The market for water desalination is projected to grow from $13.8 billion in 2019 to $29.1 billion in 2030 at a CAGR of 9.1% during the forecast period. This expansion is being fuelled by the rising demand for drinkable water brought on by overpopulation and the industrialization of underdeveloped countries.
Desalination is the procedure of purifying seawater by eliminating dissolved minerals and since it can supply clean water in places where there is a lack of it, it is becoming a more crucial answer to the world’s water dilemma. Reverse osmosis (RO) and multistage flash are the two primary methods of desalination (MSF). While MSF employs pressure and heat to evaporate seawater and then condense it into fresh water, RO uses a semipermeable membrane to remove salt and other contaminants from water. In places with limited water supplies, desalination offers a dependable source of fresh water. Due to the lack of chemical use, it is also more environmentally friendly than conventional water treatment techniques.
Due to population expansion and the industrialization of developing nations, the water desalination market is necessary. The infrastructure needed to construct and run a desalination plant might be excessively expensive. Desalination is also a costly operation. Desalination may also harm the environment because it uses a lot of energy to run and produces brine, a concentrated salt solution that needs to be disposed of carefully.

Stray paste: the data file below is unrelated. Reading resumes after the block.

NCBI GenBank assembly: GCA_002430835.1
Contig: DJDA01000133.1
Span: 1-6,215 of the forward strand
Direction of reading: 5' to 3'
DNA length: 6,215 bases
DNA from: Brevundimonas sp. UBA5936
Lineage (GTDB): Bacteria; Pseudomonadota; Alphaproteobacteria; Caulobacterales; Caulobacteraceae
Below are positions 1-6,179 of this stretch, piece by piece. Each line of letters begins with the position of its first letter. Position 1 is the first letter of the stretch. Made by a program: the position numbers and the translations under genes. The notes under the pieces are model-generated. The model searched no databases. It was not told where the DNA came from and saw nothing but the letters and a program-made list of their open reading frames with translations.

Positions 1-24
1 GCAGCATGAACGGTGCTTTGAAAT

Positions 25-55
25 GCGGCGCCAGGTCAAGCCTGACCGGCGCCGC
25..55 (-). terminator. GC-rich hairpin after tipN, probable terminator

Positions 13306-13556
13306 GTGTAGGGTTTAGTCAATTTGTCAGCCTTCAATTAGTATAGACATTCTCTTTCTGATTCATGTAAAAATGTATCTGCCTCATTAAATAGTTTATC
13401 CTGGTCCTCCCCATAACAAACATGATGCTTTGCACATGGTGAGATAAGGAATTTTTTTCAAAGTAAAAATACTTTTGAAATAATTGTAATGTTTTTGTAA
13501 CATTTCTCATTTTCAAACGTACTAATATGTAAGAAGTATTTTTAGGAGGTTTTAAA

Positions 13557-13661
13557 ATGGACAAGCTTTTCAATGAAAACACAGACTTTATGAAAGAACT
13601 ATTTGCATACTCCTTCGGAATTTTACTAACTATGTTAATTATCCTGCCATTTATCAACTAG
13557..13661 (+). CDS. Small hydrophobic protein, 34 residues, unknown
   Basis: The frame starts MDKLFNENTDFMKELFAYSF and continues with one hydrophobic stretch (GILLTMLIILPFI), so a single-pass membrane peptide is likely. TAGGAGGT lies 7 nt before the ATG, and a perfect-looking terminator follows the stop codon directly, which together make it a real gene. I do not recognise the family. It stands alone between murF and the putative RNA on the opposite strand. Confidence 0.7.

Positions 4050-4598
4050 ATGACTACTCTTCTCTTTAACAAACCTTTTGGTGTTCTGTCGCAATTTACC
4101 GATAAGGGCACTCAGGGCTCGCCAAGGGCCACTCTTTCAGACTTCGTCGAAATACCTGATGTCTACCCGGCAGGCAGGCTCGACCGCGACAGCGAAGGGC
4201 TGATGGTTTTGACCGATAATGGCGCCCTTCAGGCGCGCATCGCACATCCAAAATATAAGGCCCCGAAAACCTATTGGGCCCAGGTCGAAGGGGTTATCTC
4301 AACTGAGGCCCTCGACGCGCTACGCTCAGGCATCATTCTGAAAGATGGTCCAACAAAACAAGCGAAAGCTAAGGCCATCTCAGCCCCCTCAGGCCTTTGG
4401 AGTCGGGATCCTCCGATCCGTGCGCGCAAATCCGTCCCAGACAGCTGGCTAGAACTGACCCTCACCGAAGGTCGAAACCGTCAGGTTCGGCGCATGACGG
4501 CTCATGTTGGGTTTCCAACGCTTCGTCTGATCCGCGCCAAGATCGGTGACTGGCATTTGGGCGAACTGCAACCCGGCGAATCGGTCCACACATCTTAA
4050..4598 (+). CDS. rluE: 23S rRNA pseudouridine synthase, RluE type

The primary objective of significant players is to create cutting-edge technologies for desalinating water. They are also working to expand already existing desalination plants in addition to building new ones. They also engage in research and development to create desalination systems that are more effective and affordable.
The market is dominated by RO technology because of its low cost, high efficiency, and broad use across numerous regions. MSF technology is also becoming more well-known due to its high-water quality and minimal impact on the environment. The most popular method of desalination uses saltwater since it produces a lot of potable water and water for industrial purposes.
Water for household purposes is used in municipal applications, whereas water is used industrially for the production of electricity, mining, oil, and gas, as well as other industrial purposes. Since there would be a greater need for potable water as a result of population growth, municipal is anticipated to rise at the greatest CAGR during the projection period.
Water desalination has the largest market in North America, followed by Europe and the Asia-Pacific region. The enormous portion of North America can be attributed to the area’s abundance of desalination facilities. The region also has a high need for clean water as a result of the strict environmental rules.
The largest oil business in the world, Saudi Aramco, disclosed in May 2019 that it would spend $500 million on a desalination facility in the Red Sea. It is anticipated that the project, which would be the biggest desalination plant in the world, will produce 1.5 million cubic metres of water each day.
A new desalination facility in Egypt will need turbines, and GE Power announced in March 2019 that it had been chosen for the project. The plant, which will make use of RO technology, will produce 100,000 cubic metres of water each day.
A desalination facility in Oman will be built by Hitachi Zosen Corporation, according to a February 2019 announcement. The factory will make 60,000 cubic metres of water each day using RO technology.